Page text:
First Look: Strangers & Aliens

Last year, I began writing a book about aliens and UFOs, with a particular emphasis on some bad arguments that are being tossed around by some of my fellow Young Earth Creationists against the possibility of extraterrestrial life. At long last, my trek down the Ufological rabbit hole has come to an end!

I’ve definitely learned a few things along the way, the chief of which is that I prefer writing fiction to non-fiction. One of the other things I discovered is that the YEC view on science fiction seems to be that it is dangerous and bad. Yes, you read that correctly. One of the primary sources for this view is a “peer-reviewed” (see Note) article that originally appeared in the Journal of Creation 15, no 2 (August 2001): pp. 81-88. The heavy-handed title of this article by David Laughlin is “Science Fiction: A Biblical Perspective.” It concludes that:

“Although science fiction has predicted a number of useful technologies, the genre is permeated with unrealism, humanism, occultism, New Age philosophy, Eastern mysticism and evolutionism which are of no value in the real world and are condemned in the Scriptures. It is because science fiction has its roots in evolution that the false belief systems mentioned have emerged and thrive in the genre.”

After examining Laughlin’s arguments, I can tell you that this is hardly the Biblical view of science fiction. I really doubt that my fellow Christian sci-fi authors at or would agree with his alarmist assessment. Just as I doubt that any Christian science fiction authors, editors or publishers were consulted for this attack piece. The fact of the matter is that the very first work of science fiction was written by a Creationist when Johannes Kepler wrote Somnium [1608], so it’s hardly rooted in evolutionism. The rest of his arguments are just as bad, although I’m sure they went over well with the choir he was preaching to.

So I ended up having to dedicate the first part of the book to a defense of science fiction, specifically Christian sci-fi.

The next section of the book explains why UFOs really don’t have much if anything to do with the discussion about extraterrestrial life from the Christian perspective. This is the largest section of the book because like anything that has become layered in claims of conspiracy, Ufology takes a bit of time to sort through. I am cheerfully skeptical about the idea that aliens have been visiting this planet with impunity over the last several years. While some Christian apologists have suggested that the UFO phenomenon is 100% demonic, I think I provide more than enough evidence to conclude that this is unlikely to be the case. This section necessarily deals with government cover-ups, Men in Black, hoaxes, psychological factors, the contactee and abductee movements, and claims of Ancient Alien Astronauts over the authority of the Bible.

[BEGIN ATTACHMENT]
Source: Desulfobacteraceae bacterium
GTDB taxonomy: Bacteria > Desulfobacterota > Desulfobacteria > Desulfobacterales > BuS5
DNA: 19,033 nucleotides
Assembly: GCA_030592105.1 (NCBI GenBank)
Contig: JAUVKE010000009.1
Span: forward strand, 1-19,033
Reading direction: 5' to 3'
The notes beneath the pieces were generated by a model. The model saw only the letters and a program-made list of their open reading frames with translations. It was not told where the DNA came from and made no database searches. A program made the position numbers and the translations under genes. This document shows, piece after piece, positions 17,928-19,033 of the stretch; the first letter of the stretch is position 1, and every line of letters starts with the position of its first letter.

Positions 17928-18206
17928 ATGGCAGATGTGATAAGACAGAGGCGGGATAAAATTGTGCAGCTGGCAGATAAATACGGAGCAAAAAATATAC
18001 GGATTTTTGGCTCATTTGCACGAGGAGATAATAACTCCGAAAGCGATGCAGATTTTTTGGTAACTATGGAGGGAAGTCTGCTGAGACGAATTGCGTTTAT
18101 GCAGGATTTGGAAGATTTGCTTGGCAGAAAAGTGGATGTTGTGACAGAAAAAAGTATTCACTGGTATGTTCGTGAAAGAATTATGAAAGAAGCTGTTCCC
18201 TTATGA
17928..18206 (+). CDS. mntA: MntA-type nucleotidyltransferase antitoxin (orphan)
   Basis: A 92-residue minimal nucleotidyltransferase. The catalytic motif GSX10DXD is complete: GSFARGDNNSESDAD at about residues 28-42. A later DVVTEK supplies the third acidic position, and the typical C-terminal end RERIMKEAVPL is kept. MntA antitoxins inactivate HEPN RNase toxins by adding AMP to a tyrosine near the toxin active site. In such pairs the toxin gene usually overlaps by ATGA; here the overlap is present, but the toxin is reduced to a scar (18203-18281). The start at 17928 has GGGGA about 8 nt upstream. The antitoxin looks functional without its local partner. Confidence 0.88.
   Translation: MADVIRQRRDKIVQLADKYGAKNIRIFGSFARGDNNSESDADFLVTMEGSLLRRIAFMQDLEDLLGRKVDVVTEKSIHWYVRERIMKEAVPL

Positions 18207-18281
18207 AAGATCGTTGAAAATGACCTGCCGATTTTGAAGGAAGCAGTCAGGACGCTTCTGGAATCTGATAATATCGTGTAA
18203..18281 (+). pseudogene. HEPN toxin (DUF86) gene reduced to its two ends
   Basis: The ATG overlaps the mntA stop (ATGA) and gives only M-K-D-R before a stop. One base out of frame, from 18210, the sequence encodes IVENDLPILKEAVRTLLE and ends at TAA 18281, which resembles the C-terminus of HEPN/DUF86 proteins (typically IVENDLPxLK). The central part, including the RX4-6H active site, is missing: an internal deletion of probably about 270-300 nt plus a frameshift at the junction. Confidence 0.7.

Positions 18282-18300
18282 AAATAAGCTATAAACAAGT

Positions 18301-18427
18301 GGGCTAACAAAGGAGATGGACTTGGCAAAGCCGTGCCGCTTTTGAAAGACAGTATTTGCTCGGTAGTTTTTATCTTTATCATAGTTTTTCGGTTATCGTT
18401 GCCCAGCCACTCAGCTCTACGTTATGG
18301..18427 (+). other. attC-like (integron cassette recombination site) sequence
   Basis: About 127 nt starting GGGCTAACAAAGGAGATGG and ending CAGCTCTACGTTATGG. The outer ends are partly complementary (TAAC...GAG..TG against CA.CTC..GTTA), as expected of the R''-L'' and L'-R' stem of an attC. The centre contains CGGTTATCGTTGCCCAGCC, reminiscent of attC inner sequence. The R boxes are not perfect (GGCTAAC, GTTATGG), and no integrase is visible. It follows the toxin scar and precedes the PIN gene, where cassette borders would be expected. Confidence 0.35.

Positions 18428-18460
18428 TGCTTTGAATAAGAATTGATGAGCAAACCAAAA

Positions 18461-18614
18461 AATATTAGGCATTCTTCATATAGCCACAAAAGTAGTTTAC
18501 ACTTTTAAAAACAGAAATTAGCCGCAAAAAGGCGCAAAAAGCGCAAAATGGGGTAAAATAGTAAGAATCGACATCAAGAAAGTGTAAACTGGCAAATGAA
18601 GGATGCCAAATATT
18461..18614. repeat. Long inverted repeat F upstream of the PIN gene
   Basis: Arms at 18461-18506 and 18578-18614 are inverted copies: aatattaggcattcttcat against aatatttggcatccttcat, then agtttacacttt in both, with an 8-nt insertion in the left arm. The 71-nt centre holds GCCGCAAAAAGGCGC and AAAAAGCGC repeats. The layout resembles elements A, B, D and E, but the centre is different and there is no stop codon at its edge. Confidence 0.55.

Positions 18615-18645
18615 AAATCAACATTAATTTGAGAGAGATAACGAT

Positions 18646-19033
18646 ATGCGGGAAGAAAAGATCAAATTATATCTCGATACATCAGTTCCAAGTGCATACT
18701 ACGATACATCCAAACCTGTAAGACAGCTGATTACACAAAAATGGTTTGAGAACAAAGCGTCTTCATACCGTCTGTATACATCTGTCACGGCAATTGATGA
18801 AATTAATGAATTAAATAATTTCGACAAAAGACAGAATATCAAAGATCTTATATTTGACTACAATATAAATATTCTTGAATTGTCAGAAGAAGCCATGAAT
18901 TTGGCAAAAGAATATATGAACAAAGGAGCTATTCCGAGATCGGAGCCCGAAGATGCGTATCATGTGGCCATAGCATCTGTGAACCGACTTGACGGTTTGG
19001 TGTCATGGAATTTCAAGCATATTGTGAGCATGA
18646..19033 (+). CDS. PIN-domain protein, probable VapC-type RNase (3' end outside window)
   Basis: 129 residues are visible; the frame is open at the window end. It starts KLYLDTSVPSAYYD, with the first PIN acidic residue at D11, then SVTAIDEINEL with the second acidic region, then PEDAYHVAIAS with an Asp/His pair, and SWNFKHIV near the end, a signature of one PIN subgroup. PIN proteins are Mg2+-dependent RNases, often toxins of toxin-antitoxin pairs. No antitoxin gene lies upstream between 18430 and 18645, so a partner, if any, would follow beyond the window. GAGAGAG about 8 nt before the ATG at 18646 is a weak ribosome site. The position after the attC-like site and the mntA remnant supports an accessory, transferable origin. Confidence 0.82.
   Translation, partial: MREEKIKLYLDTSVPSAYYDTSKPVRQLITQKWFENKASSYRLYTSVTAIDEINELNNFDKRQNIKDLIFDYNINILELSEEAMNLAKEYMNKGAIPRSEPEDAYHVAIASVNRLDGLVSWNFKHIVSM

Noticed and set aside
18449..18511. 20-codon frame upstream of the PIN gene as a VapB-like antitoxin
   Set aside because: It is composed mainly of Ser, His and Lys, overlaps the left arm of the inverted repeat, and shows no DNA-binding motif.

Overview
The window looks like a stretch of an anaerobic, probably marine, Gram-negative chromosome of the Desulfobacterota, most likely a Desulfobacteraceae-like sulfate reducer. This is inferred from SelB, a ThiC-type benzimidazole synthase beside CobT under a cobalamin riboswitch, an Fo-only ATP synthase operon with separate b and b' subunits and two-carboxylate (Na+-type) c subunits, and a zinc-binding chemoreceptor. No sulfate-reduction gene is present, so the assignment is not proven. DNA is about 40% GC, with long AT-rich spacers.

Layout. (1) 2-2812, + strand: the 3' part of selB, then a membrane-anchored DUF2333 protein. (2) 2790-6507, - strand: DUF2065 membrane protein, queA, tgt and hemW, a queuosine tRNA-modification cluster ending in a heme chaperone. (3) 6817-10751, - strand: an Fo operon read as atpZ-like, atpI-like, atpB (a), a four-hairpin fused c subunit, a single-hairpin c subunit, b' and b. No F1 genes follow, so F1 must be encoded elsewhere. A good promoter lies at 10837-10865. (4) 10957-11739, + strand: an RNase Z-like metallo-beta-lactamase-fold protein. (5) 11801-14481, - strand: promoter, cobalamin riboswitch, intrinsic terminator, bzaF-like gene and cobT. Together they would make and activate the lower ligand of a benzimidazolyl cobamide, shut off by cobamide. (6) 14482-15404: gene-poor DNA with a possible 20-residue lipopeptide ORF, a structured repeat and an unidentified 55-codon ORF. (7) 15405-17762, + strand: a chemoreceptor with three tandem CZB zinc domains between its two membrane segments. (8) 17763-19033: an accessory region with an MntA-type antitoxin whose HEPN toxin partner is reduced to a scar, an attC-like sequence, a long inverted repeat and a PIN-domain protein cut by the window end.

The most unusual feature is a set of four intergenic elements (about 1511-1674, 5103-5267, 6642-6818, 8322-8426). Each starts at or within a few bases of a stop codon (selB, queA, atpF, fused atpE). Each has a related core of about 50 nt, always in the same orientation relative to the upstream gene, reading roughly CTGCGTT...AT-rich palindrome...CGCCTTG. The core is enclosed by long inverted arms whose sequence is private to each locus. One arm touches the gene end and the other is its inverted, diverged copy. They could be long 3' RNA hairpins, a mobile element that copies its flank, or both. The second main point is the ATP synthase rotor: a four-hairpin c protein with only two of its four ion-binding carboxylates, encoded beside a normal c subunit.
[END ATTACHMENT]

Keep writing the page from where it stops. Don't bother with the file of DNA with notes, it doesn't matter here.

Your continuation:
Having sorted through that question, the final section deals with whether a Christian can believe there is life beyond this planet. It is here that I examine some of the bad arguments that have been tossed around by my fellow creationists to say that Biblical principles forbid the existence of alien life. The Church is said to be the pillar and ground of the truth. Truth cannot be supported by logical fallacies.

I hope you’ll pick up a copy of Strangers & Aliens and weigh the arguments I make carefully. I wrote this book with the hope that it changes a few minds.

Until we reach The Last Door,
Tony Breeden


The article in question is from a peer-reviewed journal but whether it was actually peer reviewed is suspect. How Laughlin was allowed to comment upon science fiction without bothering to cite prevailing definitions of science fiction for context is simply mind boggling. The definition Laughlin gives is one of his own creation and certainly one that assumes the premise of his article: that it “usually involves fantasy situations (time travel, outer space exploration with alien encounters, etc.) sustained by an atmosphere of scientific credibility.” Any hard sci-fi author would beg to differ with that question-begging definition! For example, Isaac Asimov has stated that “Science fiction can be defined as that branch of literature which deals with the reaction of human beings to changes in science and technology.”

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